Ricing Time: Harvesting on the Lakes of White Earth

  • Playlist
  • Download
  • Embed
    Embed <iframe src="http://www.npr.org/player/embed/4165045/4166911" width="100%" height="290" frameborder="0" scrolling="no">
  • Transcript
Winona LaDuke and Margaret Smith (seated)

Winona LaDuke, founding director of the White Earth Land Recovery Project, stands behind reservation elder Margaret Smith. Courtesy WELRP hide caption

itoggle caption Courtesy WELRP
Two members of the Ojibwe tribe in a canoe venture into tall grasses to harvest wild rice.

Members of the Ojibwe tribe pole through the rice reeds to begin harvesting the wild rice. Courtesy WELRP hide caption

itoggle caption Courtesy WELRP

Each fall, the Ojibwe tribes of northern Minnesota harvest wild rice by hand. It's a long process that begins with families in canoes venturing into the tall grasses, where rice is poled and gently brushed with knockers into the bed of the canoe. We journey to the rice lakes of White Earth Reservation to investigate how one tribe is supporting itself and changing the diet of its people through community kitchen projects.

Story Notes

We saw Winona LaDuke and Margaret Smith speak at the International Slow Food Congress, where their group, the White Earth Land Recovery Project, was recognized for its work to preserve wild rice and restore local food systems on the reservation. They were inspiring and intriguing. We told Winona about the Hidden Kitchens project, and she told us to come for the reservation's wild rice harvest in August. So we did.

Through its Native Harvest label, WELRP produces and sells an array of traditional foods — wild rice, chokecherry jelly, raspberry preserves, fry bread mix, buffalo sausage, hominy and a selection of beautiful handmade crafts. Healthy foods support a healthy community. Visit Native Harvest online to learn more and help support them by enjoying their traditional foods and crafts.

Heritage Foods USA is working to expand the markets for and increase the revenues of native groups throughout the country, including Native Harvest in northern Minnesota. Through thoughtful globalization, these endangered foods and stories can be saved.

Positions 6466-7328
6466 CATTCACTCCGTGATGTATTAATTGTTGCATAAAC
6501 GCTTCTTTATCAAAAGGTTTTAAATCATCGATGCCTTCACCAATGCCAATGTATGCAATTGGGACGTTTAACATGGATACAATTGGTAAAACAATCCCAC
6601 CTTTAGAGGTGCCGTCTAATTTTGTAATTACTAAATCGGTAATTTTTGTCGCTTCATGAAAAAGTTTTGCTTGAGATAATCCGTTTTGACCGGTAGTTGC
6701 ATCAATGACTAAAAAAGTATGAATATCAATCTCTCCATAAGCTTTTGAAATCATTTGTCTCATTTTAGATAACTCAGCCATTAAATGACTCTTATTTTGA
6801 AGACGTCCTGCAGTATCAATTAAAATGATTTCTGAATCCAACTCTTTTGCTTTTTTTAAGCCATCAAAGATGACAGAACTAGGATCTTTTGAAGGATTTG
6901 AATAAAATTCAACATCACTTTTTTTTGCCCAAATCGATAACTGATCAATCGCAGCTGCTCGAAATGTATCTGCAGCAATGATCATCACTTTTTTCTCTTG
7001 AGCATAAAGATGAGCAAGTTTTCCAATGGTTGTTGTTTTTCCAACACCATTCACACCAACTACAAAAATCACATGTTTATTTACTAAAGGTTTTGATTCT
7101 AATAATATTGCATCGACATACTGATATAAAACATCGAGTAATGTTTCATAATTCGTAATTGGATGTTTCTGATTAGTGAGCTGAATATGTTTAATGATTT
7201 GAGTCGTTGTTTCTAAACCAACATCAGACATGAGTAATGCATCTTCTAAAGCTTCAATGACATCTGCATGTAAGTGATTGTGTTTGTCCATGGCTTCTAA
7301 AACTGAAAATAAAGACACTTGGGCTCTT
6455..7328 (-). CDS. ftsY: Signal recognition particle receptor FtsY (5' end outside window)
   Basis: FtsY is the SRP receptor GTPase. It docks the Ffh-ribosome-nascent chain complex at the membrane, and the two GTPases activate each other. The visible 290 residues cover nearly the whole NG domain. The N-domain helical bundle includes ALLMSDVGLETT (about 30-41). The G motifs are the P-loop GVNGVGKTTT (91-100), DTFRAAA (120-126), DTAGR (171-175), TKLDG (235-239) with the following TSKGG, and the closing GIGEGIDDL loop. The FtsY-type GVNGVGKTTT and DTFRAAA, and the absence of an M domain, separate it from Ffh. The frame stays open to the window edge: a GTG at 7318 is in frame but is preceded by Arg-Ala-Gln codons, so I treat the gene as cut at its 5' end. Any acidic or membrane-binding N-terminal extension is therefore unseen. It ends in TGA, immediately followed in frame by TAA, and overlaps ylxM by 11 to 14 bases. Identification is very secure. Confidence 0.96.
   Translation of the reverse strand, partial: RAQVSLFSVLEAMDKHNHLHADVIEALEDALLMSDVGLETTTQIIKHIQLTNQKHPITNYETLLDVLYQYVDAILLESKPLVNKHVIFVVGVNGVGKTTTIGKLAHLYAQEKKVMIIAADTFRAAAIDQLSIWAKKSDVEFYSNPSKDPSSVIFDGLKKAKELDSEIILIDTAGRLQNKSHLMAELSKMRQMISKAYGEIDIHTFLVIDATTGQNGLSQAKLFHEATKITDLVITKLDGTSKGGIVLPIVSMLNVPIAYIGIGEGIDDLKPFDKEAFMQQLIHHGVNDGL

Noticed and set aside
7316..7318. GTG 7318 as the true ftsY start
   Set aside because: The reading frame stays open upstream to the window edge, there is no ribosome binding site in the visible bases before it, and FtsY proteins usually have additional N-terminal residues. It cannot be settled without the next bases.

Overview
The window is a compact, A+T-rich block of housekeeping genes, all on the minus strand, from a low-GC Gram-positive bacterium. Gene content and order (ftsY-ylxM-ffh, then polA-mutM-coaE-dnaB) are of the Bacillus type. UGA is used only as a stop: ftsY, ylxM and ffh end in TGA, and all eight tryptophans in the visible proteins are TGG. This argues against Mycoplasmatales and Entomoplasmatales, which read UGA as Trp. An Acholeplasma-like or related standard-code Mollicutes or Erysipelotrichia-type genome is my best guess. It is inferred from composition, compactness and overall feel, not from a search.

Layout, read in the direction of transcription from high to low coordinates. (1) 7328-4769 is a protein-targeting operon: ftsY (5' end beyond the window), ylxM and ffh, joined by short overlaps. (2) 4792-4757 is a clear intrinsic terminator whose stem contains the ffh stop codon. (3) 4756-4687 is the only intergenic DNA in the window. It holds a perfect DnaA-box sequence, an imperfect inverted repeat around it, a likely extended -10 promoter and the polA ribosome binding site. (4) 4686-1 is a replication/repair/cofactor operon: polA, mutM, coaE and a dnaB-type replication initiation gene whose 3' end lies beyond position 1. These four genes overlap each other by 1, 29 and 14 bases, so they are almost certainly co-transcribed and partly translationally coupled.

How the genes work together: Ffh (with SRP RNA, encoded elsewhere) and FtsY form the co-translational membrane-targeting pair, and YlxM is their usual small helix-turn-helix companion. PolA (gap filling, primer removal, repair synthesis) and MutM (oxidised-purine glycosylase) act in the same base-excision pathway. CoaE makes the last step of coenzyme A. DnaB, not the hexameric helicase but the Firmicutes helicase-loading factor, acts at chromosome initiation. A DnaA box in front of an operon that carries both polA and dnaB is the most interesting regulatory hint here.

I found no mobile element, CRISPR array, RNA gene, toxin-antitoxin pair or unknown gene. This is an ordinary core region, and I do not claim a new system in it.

— The Kitchen Sisters

Special thanks to: Winona LaDuke; Ron Chilton; Pat Wichern; Sarah Alexander; Ed Barnett; Florence Goodman; Paul Schultz of Native Radio; Aaron Price; Becky Niemi; Pat Wichern; the team at the ricing shed; Native Harvest and the White Earth Land Recovery Project.

Production Notes

Produced by The Kitchen Sisters (Davia Nelson & Nikki Silva), with Jay Allison, Laura Folger, Kate Volkman, Melissa Robbins, Viki Merrick, Sydney Lewis, Chelsea Merz, and Joyce & Roger Gentzler. Mixed by Andrew Roth, Earwax Productions.

Tribal Stories

Hear Paul Schultz, Ojibwe tribal elder:

Listen: On the Role Elders Play in the Rice Harvest

Listen: On Tribal Beliefs and Traditions Surrounding the Rice Harvest

Listen: On the Relationship Between Rice and People

Hear from LaDuke

Listen: On How Wild Rice Brought Her Parents Together

Listen: On Her Father's Pragmatic View on Philosophy & Corn

Listen: On Preserving Native Wild Rice

Listen: On the Ancestral Links Between Windmills and Her Family's Work

Listen: On How Generations of Native Americans Continue to Wrestle with the Same Issues

More 'Hidden Kitchens'

About the Music

This story features the song "One Piece at a Time," from the album The Many Sides of Johnny Cash.



Please keep your community civil. All comments must follow the NPR.org Community rules and Terms of Use. NPR reserves the right to use the comments we receive, in whole or in part, and to use the commenter's name and location, in any medium. See also the Terms of Use, Privacy Policy and Community FAQ.